“In the past, when we’ve tried to speak directly to faculty, [it] can be a little bit challenging, because sometimes a faculty member might…feel pressured, whether or not there’s any intention to pressure them,” D’Andrea said.

For this reason, CAPS now relies on the class deans as an intermediary in advocating for students’ academic success.

“What we find works the best is to get permission [from the student] to speak with the class dean, [and] we can have a really open discussion with the class dean about how the student’s emotional struggles are impacting their academic performance,” D’Andrea said. “And then the class dean reaches out and communicates directly with the faculty.”

CAPS is responsible for designating students’ mental illness as severe enough to merit disability accommodations. However, D’Andrea explained that since the threshold for ADA (Americans with Disabilities Act) recognition is very high, it’s rare for students to receive this designation.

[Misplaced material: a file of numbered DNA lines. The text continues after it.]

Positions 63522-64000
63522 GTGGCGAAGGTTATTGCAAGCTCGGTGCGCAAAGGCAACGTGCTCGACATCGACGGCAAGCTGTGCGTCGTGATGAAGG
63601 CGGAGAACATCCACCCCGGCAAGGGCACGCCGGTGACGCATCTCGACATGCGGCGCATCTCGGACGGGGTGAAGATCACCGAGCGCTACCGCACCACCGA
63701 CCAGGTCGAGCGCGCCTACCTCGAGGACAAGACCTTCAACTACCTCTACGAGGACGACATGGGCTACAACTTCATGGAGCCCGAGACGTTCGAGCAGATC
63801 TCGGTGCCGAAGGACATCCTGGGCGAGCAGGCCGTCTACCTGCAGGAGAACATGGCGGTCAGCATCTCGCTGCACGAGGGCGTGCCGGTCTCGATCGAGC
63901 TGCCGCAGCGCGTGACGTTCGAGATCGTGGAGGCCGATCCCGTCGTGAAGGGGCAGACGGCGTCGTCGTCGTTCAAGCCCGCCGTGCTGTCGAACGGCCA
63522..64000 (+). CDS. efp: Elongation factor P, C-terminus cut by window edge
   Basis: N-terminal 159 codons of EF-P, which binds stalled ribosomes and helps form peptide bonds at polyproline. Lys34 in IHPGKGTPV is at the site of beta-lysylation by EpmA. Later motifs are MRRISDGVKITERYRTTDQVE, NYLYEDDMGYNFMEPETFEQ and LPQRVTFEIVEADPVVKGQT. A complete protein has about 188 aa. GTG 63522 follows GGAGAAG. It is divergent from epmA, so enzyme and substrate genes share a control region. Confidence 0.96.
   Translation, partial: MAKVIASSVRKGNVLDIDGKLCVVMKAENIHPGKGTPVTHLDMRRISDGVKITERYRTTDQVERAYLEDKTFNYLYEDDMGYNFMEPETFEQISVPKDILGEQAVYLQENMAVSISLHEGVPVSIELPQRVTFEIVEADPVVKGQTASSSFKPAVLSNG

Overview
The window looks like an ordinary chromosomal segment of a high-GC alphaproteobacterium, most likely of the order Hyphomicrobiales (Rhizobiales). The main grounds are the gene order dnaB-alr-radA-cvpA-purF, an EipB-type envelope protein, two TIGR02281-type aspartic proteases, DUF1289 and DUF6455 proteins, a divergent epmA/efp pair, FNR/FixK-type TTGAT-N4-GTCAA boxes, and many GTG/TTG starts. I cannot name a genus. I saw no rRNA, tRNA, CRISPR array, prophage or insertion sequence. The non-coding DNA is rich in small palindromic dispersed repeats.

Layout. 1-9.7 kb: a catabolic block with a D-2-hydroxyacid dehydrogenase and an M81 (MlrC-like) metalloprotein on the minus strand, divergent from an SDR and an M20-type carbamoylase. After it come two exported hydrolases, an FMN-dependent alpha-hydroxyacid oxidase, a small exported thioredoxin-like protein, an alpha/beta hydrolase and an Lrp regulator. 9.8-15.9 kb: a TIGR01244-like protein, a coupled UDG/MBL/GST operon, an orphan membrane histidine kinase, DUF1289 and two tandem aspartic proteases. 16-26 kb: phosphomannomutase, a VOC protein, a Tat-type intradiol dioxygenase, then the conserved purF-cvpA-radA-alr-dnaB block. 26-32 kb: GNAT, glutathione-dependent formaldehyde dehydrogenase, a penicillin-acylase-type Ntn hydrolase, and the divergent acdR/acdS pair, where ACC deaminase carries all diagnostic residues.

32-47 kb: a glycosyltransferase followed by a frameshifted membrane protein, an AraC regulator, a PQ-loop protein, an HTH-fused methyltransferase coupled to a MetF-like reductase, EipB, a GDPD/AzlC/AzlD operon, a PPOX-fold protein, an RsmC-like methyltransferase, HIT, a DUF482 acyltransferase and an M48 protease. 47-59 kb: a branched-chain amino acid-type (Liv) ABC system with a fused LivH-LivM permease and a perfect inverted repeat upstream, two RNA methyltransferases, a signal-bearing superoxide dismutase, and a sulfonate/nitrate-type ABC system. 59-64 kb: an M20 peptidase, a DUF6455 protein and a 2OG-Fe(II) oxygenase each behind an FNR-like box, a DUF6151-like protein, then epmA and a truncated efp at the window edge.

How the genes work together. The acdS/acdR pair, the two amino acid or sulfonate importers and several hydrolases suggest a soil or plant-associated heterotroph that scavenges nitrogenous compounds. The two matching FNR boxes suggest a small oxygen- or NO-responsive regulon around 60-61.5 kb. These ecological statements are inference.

“First, we would need an ongoing relationship with the student; we would need to know the student really well and have a history of seeing them,” D’Andrea said. “And then clinically, we would need to… strongly believe that three criteria are met: one, that the student’s struggle does rise to the level of disability as legally defined… [Two], we need to believe that that disability is causing severe impairment in an area of functioning… and then number three would be that we would need to believe that the proposed accommodation is the only remaining way to mitigate the impairment caused by the severe disability.”

For students who do meet these criteria, Laura Patey, the Associate Dean for Student Academic Resources who oversees Wesleyan’s Disability Resources and the Peer Advising and Tutoring programs, is a crucial resource.

While not every student seeking help will come into contact with her, she is a valuable starting point for many who do not know where to go first.

“Part of my job is helping students connect with the resources that are available on campus, and through that ultimately resources that are available in the community,” Patey said.

Patey works with students who seek her out, as well as ones who are referred to her by friends, faculty, and the class deans. She now works with over 300 students, more than 10 percent of the Wesleyan student body. On a case-by-case basis, she walks students through all possible options.